Rather than issue coupons, because they’re short-term securities, nearly all bills instead are zero-coupon, which means the yield is a function of competitive bidding, which sets the sale price despite par value. That probably makes zero sense (pun intended), so let’s look at a real-world example from a recent auction:

It isn’t practical, for many reasons, for the government to issue coupon payments on a four-week (28-day) bill. Instead, the bill is zero coupon and trades at a discount from par (in this case, $100). So an investor pledging $1,000 to the auction (10 bills) pays less than par, then gets par when the bill matures. The difference between the discount and par is the yield and the rate of return the investor receives. In this case:

  • Par: $100
  • Price paid: $99.67
  • Yield: 4.23%

So our investor bought a bond for $99.67 and got $100 back in a few weeks. Remember that we’re looking at yield as an annual expression, so we’re dividing the yield by varied time frames to calculate anything maturing in less than a year (i.e., daily or monthly returns). 

The yield, after the auction, fluctuates based on secondary market conditions and whether a seller finds a buyer, so the only way to guarantee the total 4.23% return is by holding the bill until maturity. 

Climbing the Ladder

Bond laddering describes staggering your investment amount into fixed-income securities with different maturities. Historically, this happened over several years, and investors would buy a series of 2-year, 5-year, 10-year, and 20-year bonds to generate predictable cash flow and manage interest rate risk. 

Today, the landscape is a little different and instead makes laddering short-term bills a winning play. 

Long-term bonds were preferred laddering assets because, in general, long-term bonds have better interest rates (yields) than short-term ones because of the increased risk of longer investments. Today, though, the yield curve remains inverted and short-term bills outperform bonds on an annual yield basis. From this month’s auctions:

  • 13-week bill: 4.81%
  • 1-year bill: 4.62%
  • 5-year note: 3.625%
  • 20-year: 3.875%

While not unprecedented, this is unusual: increased risk today makes competitive bidders demand a greater return for their capital investment, so short-term yields outperform long-term holdings.

How can we capitalize on this misalignment?

Stocks are in rough shape, still, and cash is losing value daily as inflation is stickier than expected and remains high. So, instead of stacking cash in a closet or under a mattress, you can build short-term ladders with 13-week and 26-week (3- and 6-month) maturities and generate guaranteed returns while you wait for a rebound. 

Here’s how that could play out with past pricing, assuming a $100 initial investment in each ladder rung. For our initial 13-week bill, we bought:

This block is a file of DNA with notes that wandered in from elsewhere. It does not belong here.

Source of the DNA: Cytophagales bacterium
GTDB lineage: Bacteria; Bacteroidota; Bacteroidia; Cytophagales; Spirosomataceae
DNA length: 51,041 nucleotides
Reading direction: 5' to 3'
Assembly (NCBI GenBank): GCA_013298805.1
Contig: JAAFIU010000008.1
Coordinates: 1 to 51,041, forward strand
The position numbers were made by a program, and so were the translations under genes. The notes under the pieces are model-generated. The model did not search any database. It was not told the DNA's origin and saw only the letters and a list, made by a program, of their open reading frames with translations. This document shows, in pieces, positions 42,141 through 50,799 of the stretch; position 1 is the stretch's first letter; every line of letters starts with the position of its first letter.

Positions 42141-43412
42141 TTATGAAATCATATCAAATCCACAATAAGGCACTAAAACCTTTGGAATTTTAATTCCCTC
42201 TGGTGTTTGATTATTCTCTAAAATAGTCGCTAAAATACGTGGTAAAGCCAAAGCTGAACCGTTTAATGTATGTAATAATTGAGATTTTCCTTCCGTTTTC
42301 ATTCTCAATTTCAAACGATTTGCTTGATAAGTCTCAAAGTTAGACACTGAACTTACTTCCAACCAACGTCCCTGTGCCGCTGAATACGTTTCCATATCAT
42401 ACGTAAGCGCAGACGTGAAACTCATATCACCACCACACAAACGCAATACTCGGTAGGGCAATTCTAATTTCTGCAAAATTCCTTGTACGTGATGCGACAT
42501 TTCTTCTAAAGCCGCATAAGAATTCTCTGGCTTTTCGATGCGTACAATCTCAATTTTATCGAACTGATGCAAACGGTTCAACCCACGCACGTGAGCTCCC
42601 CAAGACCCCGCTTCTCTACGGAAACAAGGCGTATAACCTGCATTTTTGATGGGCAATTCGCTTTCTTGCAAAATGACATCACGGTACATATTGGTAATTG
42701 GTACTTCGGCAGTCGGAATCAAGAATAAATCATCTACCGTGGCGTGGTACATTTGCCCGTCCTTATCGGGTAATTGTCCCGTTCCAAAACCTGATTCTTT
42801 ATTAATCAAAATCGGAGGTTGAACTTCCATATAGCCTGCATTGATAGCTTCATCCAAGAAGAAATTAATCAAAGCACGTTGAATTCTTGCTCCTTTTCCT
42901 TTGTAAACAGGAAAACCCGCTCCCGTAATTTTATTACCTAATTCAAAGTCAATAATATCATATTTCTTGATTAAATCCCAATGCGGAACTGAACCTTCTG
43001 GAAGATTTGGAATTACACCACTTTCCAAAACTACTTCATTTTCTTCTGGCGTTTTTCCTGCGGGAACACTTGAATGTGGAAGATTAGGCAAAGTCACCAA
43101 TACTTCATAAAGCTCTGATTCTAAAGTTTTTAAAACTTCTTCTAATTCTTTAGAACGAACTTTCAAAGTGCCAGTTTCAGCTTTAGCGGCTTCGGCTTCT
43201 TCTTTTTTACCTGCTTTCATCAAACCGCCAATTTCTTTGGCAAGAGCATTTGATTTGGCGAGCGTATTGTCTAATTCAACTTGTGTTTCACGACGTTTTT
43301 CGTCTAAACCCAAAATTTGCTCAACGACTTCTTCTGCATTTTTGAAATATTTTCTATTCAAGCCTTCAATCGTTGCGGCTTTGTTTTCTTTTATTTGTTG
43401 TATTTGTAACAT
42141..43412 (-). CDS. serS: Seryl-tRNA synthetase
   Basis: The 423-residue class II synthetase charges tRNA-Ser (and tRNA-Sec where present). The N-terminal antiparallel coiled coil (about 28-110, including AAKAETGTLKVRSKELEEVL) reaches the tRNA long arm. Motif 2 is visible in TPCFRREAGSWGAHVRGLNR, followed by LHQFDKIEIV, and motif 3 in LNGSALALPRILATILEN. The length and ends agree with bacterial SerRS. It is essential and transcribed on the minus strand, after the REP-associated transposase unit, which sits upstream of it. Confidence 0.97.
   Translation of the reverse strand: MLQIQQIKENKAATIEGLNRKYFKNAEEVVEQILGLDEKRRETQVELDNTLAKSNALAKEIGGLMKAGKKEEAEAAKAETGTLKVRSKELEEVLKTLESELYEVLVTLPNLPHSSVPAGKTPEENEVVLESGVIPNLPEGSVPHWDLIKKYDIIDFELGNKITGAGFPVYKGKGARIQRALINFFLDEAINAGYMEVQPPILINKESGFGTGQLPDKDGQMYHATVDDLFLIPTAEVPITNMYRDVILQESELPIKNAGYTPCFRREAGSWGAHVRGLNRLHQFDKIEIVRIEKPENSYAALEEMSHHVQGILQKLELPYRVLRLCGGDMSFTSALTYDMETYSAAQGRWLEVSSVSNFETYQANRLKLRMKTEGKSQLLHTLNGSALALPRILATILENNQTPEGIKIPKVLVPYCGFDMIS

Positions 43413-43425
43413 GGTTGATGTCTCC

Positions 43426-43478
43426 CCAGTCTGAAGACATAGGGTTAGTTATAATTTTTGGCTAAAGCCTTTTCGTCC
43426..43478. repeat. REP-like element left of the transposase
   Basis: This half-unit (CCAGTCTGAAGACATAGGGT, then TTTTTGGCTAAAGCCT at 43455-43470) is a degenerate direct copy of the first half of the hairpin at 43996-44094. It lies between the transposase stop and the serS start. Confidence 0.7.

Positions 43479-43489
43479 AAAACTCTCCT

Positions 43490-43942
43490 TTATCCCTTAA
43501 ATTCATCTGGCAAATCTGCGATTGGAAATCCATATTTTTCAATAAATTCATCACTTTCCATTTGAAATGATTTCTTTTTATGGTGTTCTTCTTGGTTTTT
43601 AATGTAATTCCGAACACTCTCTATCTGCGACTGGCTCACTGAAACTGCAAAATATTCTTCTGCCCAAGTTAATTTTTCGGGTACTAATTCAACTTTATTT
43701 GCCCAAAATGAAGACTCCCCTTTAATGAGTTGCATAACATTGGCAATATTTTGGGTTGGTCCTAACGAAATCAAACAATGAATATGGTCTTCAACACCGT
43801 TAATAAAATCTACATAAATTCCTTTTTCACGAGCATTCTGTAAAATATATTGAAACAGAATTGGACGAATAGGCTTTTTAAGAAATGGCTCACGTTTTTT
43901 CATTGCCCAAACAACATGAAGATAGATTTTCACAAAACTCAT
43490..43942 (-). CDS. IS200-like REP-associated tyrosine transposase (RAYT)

• Issue date: January 3rd, 2022
  • Maturity: April 7th, 2022
  • Price Per $100: $99.977

Our 26-week bill was:

  • Issue date: January 3rd, 2022
  • Maturity: July 7th, 2022
  • Price Per $100: $99.88

Now, each time a bill expires, we use the principal to buy a new 26-week bill because the initial one (bought on January 3rd, 2022) matures in 13 weeks. 

Flipping the principal back to 26 weeks bought two more rungs on the ladder at $98.64 and $97.63 per $100, each, with the next maturity and repurchase in July 2023. This ladder locked in cashflow every three months with a guaranteed $3.87return for each $100 invested, but look even closer: the investment rate started at less than 1% to hit nearly 5% on the most recent rung.

We don’t know what happens next, but laddering short-term notes over the past year returned more than the S&P 500, which lost almost 19% over the same period, keeping your cash working and ready to redeploy on a rebound. 

Source: FRED

But rates are continuing to climb, and the Fed hasn’t indicated they plan to back off soon – meaning that, in the short term, flat or even higher new issue T-bill rates are nearly guaranteed.

And, yes, some high-yield-savings-accounts are pushing between 3.5% and 4% APR, but those banks are investing in the same notes you are – they’re just taking a little off the top themselves, so you may as well go directly to the source and ladder them yourself. 

Ultimately an even more significant benefit for newer investors used to out-of-control equities and outsized valuations is the intangible benefit of learning a new market. Learning laddering not only exposes investors to a new asset class but actively managing laddered portfolio forces you to understand monetary policy and tune into Fed announcements, as well as understand the underpinnings behind bank collapses like we saw recently with Silicon Valley Bank – caused, in part, by some of the fixed-income functions we covered above! 

Debt market capital far exceeds equities and has gone tragically overlooked over the past decade. Hopefully, building a ladder establishes a sturdy foundation within an unfamiliar part of the US economy while helping preserve capital while you wait for a stock market reversal.